Finding the integration of art with our evolving world of technology and science can be challenging. Recently, the National Gallery of Art in Washington, D.C., took steps to bring together artists and scientists in a unique event.
A multidisciplinary team consisting of Paul Albert, Mason graduate student in art history and computational social sciences, and School of Business faculty members, Gautham Vadakkepatt, assistant professor of marketing, and Laurie Meamber, associate professor of marketing, were recently invited by the National Gallery of Art to join a team of data scientists and art historians to analyze, contextualize, and visualize their permanent collection data. The study culminated in a two-day Datathon during which the teams finalized their visualizations and presented their findings at a public livestreamed event on Friday, October 25.
This National Gallery of Art is the first American art museum to invite teams of data scientists and art historians together for this analysis.
“Data analytics and the visualization of data touches many fields, including art,” says Meamber. “The National Gallery of Art offered this incredible opportunity to us to learn more and share our insights about the permanent collection. Our team, led by Paul Albert, examined the popularity of artists in the NGA’s collection by developing an engagement measure based on Wikipedia page views. The engagement scores for the permanent collection artists can assist the NGA’s marketing and social media efforts to attract, interest, and inform visitors.”
Meamber says the team came together after Albert approached her. “Albert’s background combines art history and computational social sciences. He was looking potentially for team members in marketing that could lend expertise in the domains of display, assortments, and merchandising more generally that could be potentially useful for looking at art display in museums. I reached out to Gautham given his expertise in both retailing and marketing analytics.”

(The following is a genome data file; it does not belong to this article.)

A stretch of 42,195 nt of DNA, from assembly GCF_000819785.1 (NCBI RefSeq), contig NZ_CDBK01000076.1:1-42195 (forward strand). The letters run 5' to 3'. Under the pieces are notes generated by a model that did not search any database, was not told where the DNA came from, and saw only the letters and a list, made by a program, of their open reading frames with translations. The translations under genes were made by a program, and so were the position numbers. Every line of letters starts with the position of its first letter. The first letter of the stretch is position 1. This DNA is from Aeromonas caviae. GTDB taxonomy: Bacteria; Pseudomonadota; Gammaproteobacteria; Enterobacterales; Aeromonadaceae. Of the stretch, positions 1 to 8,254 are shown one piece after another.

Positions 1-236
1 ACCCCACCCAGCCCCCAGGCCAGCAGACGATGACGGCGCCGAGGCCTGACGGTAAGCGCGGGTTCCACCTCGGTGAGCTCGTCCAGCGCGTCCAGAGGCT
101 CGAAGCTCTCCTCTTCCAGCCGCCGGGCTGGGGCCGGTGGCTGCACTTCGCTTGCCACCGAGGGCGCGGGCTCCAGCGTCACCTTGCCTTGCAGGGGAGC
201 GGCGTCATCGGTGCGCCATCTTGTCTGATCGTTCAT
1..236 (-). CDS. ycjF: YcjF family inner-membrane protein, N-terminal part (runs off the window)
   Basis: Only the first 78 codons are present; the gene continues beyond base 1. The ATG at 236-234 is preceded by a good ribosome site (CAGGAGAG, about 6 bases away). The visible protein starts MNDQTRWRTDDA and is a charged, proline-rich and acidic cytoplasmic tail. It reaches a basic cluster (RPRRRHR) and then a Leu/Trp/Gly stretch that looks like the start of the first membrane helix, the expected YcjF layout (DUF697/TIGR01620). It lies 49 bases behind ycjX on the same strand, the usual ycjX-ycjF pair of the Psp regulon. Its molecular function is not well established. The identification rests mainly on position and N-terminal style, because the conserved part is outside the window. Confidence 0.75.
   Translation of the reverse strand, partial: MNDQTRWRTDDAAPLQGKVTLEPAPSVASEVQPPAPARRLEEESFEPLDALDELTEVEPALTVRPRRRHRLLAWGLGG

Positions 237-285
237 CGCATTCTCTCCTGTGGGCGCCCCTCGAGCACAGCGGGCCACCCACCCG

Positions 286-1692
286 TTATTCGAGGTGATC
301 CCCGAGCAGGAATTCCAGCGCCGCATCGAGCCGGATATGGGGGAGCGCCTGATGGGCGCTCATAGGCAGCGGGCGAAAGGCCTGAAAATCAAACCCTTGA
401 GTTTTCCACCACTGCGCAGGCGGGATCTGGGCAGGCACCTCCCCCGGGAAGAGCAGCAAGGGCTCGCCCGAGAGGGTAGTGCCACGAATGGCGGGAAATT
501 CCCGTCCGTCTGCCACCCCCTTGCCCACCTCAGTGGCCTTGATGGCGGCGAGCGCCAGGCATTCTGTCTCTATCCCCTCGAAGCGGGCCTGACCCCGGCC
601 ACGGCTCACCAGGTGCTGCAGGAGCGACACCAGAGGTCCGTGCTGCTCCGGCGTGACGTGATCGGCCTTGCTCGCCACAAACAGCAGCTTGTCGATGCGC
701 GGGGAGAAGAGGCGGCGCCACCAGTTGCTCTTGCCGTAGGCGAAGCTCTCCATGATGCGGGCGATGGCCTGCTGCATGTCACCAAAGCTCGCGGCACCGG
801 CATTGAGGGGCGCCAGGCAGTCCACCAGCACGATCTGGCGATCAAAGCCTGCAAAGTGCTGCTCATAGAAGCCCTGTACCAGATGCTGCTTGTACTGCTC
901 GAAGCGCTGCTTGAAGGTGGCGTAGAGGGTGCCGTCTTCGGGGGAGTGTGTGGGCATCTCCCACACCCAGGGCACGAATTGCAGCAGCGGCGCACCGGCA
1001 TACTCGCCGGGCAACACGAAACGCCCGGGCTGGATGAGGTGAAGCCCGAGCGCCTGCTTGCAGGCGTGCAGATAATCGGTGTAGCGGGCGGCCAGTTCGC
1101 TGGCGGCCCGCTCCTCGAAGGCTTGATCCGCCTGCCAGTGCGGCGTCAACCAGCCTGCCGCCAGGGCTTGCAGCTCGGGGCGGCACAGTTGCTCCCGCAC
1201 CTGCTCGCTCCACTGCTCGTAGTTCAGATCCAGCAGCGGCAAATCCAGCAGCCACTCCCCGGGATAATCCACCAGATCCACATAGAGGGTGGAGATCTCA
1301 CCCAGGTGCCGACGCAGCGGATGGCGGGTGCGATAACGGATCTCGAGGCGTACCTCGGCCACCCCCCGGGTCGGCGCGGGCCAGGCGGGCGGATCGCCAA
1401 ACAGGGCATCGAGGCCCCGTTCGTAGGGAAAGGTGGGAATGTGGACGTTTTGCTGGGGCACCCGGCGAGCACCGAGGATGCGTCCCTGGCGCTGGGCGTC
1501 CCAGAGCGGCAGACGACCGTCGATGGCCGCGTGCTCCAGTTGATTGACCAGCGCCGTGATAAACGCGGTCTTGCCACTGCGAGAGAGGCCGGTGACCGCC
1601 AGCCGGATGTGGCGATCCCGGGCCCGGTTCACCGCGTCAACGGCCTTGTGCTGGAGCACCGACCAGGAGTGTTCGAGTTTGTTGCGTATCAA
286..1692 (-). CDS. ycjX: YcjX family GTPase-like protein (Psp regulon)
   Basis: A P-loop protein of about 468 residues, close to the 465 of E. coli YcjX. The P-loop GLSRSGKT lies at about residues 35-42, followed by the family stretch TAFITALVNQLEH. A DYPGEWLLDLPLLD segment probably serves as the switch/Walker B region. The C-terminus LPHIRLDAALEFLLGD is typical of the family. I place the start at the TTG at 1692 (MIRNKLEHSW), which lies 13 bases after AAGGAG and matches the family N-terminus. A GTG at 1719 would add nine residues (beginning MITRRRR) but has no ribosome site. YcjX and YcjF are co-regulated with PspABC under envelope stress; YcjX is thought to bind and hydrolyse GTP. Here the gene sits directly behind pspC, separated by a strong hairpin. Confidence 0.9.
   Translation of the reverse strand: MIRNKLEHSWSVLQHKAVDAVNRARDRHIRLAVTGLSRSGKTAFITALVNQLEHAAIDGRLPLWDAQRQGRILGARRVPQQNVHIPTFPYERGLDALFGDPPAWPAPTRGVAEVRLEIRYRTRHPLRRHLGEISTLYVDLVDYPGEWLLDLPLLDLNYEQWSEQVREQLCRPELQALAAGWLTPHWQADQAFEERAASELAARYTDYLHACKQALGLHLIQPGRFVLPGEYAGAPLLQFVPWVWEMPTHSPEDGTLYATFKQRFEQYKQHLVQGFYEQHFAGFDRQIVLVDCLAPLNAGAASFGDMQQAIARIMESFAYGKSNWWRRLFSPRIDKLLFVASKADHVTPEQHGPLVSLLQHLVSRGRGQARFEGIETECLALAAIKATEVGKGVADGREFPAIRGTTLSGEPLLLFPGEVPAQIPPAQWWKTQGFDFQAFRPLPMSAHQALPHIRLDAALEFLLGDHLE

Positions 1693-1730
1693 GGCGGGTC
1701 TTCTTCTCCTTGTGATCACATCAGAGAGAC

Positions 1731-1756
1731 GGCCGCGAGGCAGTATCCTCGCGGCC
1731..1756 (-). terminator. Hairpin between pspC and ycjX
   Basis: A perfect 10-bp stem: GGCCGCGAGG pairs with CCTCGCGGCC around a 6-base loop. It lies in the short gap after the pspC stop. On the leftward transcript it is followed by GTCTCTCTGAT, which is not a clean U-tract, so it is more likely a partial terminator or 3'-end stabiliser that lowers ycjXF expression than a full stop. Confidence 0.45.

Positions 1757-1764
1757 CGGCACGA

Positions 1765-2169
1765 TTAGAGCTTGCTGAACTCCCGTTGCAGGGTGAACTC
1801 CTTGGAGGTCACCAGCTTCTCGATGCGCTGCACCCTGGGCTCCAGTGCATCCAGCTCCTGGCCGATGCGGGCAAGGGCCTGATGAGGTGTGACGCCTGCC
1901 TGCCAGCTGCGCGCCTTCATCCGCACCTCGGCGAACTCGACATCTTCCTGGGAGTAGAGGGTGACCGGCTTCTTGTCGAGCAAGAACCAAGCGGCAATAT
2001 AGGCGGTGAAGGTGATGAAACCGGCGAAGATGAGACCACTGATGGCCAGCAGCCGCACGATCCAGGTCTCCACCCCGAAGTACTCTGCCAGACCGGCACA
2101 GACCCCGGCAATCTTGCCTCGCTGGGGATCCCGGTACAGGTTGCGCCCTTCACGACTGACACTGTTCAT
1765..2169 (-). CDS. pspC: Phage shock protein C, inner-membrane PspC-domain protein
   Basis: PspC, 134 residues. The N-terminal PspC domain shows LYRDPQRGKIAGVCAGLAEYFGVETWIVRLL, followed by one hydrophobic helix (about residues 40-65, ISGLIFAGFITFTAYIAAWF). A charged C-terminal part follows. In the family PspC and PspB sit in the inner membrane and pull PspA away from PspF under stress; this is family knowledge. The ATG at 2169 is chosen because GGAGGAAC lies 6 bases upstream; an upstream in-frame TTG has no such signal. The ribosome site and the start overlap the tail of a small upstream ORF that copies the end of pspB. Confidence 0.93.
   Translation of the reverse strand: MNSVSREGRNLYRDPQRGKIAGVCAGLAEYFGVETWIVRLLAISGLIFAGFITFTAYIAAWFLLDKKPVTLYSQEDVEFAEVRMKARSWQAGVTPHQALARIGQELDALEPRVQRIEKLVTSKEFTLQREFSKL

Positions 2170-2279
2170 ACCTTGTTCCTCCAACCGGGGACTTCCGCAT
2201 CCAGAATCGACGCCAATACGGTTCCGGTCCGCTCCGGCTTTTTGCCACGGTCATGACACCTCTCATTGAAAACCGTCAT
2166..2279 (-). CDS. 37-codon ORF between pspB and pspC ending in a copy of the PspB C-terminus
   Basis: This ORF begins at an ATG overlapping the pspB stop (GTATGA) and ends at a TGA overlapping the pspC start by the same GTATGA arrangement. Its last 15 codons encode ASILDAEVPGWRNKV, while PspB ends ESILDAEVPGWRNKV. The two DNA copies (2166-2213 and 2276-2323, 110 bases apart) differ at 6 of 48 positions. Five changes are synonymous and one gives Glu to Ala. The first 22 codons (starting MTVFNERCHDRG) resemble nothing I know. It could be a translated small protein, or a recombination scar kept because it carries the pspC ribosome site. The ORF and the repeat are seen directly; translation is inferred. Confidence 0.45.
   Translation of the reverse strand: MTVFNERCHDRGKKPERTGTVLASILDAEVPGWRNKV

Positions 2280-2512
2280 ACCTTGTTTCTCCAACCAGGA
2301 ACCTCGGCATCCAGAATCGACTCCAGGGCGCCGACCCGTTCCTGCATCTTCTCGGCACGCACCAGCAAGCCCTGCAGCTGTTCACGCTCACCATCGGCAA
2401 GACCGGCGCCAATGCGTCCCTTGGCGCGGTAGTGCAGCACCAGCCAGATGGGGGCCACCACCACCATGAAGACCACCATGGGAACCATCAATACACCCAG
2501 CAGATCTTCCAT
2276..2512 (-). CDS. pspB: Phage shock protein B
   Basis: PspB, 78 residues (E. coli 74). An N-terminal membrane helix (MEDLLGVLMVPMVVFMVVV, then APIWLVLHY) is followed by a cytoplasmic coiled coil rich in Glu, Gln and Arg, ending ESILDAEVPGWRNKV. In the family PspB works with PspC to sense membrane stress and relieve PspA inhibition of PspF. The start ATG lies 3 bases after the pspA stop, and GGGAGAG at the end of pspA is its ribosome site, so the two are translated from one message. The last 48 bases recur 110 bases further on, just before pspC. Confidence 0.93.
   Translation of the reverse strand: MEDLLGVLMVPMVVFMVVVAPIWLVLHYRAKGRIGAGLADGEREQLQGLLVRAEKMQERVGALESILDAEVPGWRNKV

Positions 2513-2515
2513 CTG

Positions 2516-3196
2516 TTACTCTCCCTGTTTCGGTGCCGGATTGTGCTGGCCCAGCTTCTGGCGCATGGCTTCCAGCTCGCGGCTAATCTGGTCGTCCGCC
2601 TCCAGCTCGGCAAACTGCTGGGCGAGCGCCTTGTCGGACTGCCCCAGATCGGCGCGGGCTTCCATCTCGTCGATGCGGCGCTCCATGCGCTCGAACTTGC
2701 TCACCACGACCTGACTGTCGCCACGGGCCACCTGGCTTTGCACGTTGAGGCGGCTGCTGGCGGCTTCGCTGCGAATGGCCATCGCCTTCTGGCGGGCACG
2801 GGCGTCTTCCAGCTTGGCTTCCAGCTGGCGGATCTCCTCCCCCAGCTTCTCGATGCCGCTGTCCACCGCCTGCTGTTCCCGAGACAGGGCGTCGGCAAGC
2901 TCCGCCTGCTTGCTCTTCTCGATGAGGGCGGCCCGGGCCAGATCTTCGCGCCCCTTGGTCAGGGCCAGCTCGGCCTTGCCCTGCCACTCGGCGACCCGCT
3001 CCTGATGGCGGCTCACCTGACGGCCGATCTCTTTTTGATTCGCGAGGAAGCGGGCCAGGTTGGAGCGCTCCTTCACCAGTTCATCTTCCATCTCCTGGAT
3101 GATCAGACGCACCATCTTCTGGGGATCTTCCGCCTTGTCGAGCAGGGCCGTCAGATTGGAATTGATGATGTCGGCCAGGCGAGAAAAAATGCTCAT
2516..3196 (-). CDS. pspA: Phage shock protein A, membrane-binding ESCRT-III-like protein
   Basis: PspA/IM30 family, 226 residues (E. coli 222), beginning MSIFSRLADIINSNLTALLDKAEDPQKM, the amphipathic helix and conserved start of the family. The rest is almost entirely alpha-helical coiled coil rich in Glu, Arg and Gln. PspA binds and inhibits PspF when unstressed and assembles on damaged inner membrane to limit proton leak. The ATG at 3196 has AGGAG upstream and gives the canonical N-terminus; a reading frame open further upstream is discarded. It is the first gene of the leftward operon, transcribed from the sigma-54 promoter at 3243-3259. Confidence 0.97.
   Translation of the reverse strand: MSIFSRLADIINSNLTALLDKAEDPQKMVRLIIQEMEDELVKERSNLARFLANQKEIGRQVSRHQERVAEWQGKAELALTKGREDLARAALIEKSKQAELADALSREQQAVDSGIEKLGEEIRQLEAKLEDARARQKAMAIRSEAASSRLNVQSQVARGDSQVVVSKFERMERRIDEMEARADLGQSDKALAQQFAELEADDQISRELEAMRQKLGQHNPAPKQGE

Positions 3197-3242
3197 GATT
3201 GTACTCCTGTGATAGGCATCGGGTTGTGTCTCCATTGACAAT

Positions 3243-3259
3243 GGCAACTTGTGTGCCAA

In addition to Mason, researchers from institutions across the country attended including Bennington College, Carnegie Mellon University, Duke University, Macalester College, New College of Florida, University of California, Los Angeles, and Williams College.
For Meamber, participating brought “a great opportunity to work in a multidisciplinary team with both Paul and Gautham, to interact with and learn from National Gallery of Art representatives and with the other teams at the Datathon, and to spend some dedicated time at the National Gallery of Art and with the data, learning more about the permanent collection.”
The Datathon is one of many efforts by the Gallery to make its collection more widely available to the public, currently offering 53,000 images available to the public for download.
Watch the video livestream: Coding Our Collection: The National Gallery of Art Datathon.
To interact with the dashboards the team built for the challenge, see George Mason University NGA Datathon Team.
At the School of Business, our faculty are thought leaders, actively involved in local management and business issues. The School of Business Graduate Certificate in Business Analytics helps business professionals to effectively analyze big data through the hands-on use of modeling and other techniques using popular software tools.
Read more about the Datathon in an article featured on Mason’s website, “Mason Team Offers Insights at National Gallery of Art’s Datathon"